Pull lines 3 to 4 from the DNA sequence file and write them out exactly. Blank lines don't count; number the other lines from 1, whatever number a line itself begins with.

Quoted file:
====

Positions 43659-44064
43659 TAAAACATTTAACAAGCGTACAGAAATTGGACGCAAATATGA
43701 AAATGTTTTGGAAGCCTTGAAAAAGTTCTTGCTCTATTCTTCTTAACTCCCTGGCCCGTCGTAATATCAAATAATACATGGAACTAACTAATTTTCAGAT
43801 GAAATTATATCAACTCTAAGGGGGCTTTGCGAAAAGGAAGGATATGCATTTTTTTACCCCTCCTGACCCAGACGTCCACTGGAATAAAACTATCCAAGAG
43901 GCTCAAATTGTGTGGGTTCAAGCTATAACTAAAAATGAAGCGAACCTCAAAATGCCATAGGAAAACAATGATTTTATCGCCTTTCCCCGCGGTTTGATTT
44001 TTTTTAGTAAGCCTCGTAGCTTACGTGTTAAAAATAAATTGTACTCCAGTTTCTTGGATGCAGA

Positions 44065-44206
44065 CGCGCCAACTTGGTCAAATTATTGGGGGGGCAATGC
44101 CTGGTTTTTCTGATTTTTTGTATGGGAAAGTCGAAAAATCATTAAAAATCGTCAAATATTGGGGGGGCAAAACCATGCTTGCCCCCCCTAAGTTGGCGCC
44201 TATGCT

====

43701 AAATGTTTTGGAAGCCTTGAAAAAGTTCTTGCTCTATTCTTCTTAACTCCCTGGCCCGTCGTAATATCAAATAATACATGGAACTAACTAATTTTCAGAT
43801 GAAATTATATCAACTCTAAGGGGGCTTTGCGAAAAGGAAGGATATGCATTTTTTTACCCCTCCTGACCCAGACGTCCACTGGAATAAAACTATCCAAGAG